Things are heating up inside Wall Street’s new rental empire.
Over the last few years, giant private equity firms have bet big on the housing market, buying up more than 200,000 cheap homes across the country. Their plan is to rent the houses back to families—sometimes the very same people who were displaced during the foreclosure crisis—while waiting for the home values to rise. But it wouldn’t be Wall Street not to have a short-term trick up its sleeve, so the private equity firms are partnering with big banks to bundle the mortgages on these rental homes into a new financial product known as “rental-backed securities.” (Remember that toxic “mortgage-backed securities” are widely blamed for crashing the global economy in 2007-2008.)
All this got me thinking: Have private equity firms gambled with rental housing somewhere else before? If so, what happened?
It turns out that the real estate market in my New York City backyard has been a private equity playground for the last decade, and the result, unsurprisingly, has been a disaster for tenants and the market alike.
“They’re Warm Wherever They Are”
In the Bronx, Benjamin Warren fears that he and other residents could burn to death in a fire because management has blocked both sides of the passageways between buildings designed to offer ways out of the massive apartment complex. (Warren has called the city and management multiple times to complain, but the routes remain shut.) Nearby, Liza Ash found herself intimidated by nearly a dozen hired men when she and other residents of her building, which had heat or hot water only sporadically this past winter, attempted to organize a tenants’ meeting in the lobby. A little farther south, Khamoni Cooper and her neighbors receive a constant stream of fake eviction notices ordering them to vacate their apartments within five days, even though all of them have paid their rent.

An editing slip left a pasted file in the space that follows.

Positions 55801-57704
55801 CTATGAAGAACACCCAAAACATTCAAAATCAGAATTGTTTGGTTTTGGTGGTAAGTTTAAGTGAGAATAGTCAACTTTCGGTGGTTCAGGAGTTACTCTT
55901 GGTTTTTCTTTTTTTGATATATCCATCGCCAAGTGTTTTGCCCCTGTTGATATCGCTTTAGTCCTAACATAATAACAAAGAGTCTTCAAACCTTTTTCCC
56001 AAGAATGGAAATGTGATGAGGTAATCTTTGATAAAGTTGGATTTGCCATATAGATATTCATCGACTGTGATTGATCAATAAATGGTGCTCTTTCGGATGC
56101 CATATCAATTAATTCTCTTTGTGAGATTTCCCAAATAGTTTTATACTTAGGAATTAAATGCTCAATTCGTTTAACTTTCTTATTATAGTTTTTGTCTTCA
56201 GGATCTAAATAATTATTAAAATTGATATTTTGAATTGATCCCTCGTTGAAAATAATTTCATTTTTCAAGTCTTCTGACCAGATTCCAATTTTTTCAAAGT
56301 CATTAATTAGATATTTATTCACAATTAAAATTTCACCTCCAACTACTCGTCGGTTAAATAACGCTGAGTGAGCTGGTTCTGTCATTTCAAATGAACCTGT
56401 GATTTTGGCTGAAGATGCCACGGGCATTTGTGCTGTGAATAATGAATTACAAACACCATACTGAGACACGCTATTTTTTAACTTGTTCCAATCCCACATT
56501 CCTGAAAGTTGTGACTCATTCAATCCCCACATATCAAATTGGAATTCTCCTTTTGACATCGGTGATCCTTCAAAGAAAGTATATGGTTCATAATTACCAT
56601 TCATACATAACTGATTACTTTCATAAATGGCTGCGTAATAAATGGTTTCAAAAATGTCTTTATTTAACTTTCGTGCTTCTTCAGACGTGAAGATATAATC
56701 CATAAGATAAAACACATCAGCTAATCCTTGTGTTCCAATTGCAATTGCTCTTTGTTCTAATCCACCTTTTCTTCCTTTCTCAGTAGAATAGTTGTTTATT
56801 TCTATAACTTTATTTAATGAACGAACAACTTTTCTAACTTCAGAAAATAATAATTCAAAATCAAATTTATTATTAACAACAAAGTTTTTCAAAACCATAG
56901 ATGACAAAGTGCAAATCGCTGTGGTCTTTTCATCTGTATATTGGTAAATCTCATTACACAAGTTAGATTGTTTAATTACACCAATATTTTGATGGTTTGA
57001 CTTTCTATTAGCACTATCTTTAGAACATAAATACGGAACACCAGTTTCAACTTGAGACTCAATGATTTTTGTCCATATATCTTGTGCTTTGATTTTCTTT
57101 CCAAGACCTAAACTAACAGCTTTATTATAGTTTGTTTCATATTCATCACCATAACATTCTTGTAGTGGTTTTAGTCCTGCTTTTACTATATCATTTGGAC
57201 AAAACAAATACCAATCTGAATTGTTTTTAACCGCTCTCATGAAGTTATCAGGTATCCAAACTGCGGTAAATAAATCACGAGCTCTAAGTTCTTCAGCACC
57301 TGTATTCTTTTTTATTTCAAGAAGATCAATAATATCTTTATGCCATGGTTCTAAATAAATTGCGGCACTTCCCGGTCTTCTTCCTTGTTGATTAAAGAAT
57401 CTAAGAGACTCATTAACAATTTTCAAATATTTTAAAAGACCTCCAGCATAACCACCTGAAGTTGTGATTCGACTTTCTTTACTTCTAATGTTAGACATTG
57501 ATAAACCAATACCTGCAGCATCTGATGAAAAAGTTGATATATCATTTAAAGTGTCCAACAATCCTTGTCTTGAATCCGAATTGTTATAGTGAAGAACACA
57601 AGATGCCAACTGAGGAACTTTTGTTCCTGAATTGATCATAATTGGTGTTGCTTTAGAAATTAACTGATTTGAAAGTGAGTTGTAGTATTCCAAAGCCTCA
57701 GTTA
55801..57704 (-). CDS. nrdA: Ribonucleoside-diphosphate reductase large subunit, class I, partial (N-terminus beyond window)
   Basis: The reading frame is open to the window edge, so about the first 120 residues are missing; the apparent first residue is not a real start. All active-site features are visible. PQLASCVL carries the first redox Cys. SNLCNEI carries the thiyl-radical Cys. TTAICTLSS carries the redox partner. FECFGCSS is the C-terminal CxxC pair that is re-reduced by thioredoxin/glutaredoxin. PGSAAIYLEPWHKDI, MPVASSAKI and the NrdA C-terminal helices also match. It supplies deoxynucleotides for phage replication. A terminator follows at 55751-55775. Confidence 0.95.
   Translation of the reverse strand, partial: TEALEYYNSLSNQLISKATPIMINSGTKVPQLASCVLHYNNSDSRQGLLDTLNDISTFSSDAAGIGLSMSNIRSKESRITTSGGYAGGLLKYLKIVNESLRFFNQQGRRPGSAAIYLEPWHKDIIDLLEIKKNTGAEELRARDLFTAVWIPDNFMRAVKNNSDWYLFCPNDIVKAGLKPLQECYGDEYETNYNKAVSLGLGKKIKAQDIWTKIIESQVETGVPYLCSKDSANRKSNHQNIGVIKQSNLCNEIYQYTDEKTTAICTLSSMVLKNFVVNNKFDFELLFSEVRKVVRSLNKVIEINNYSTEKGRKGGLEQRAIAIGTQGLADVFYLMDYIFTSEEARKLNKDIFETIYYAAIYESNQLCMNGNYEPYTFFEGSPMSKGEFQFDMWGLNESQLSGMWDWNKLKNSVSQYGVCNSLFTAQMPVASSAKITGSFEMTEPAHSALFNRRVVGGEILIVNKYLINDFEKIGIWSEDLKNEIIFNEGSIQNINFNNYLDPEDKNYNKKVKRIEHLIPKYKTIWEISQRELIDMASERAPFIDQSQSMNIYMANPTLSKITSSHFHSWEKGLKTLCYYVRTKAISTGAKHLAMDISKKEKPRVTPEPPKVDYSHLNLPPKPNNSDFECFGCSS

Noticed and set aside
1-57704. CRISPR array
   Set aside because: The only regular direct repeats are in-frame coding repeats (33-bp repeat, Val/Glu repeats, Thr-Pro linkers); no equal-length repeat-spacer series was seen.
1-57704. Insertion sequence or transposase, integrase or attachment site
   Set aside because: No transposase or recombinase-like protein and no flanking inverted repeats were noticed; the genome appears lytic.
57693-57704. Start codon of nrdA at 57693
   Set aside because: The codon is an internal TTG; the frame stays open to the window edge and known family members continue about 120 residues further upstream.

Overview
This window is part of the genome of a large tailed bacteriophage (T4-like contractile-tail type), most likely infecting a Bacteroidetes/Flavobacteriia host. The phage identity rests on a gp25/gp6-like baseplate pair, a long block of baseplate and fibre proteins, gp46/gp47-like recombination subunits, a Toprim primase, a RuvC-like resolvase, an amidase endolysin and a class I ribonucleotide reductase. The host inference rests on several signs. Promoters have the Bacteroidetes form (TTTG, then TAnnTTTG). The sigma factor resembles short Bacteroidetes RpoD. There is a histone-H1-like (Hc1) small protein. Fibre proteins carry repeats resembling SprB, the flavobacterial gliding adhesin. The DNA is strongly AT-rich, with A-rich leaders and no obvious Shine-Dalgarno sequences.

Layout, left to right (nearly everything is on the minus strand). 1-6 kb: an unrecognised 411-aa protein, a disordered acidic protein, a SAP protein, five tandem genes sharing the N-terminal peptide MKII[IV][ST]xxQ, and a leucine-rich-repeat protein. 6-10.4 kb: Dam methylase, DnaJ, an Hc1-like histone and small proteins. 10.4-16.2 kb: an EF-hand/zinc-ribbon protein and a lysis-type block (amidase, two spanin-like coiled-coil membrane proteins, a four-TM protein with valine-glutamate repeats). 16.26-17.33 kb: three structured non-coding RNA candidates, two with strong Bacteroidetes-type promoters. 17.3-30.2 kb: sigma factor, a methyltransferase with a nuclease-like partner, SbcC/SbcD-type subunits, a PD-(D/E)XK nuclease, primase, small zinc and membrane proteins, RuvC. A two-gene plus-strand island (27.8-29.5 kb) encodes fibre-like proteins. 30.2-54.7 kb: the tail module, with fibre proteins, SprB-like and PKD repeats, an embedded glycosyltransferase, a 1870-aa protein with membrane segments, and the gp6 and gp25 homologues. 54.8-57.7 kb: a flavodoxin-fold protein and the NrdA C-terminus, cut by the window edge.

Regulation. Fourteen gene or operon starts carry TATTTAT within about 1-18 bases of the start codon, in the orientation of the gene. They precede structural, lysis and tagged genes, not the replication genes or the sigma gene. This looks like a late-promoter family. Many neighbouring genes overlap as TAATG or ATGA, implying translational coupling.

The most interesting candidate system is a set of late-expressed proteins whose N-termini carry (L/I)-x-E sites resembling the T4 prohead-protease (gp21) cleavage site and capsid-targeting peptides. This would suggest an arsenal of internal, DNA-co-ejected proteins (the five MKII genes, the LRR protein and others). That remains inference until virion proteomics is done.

These three tenants—and nearly 1,600 more families in forty-two buildings—are living through one of the largest single foreclosures to hit New York City since the financial crisis began seven years ago. But here’s the twist. The owner of these buildings is far from a traditional landlord. It’s actually a conglomerate of private equity firms that bet it would be able to squeeze more money out of these buildings than it ultimately could—and ended up unable to pay back the $133 million mortgage.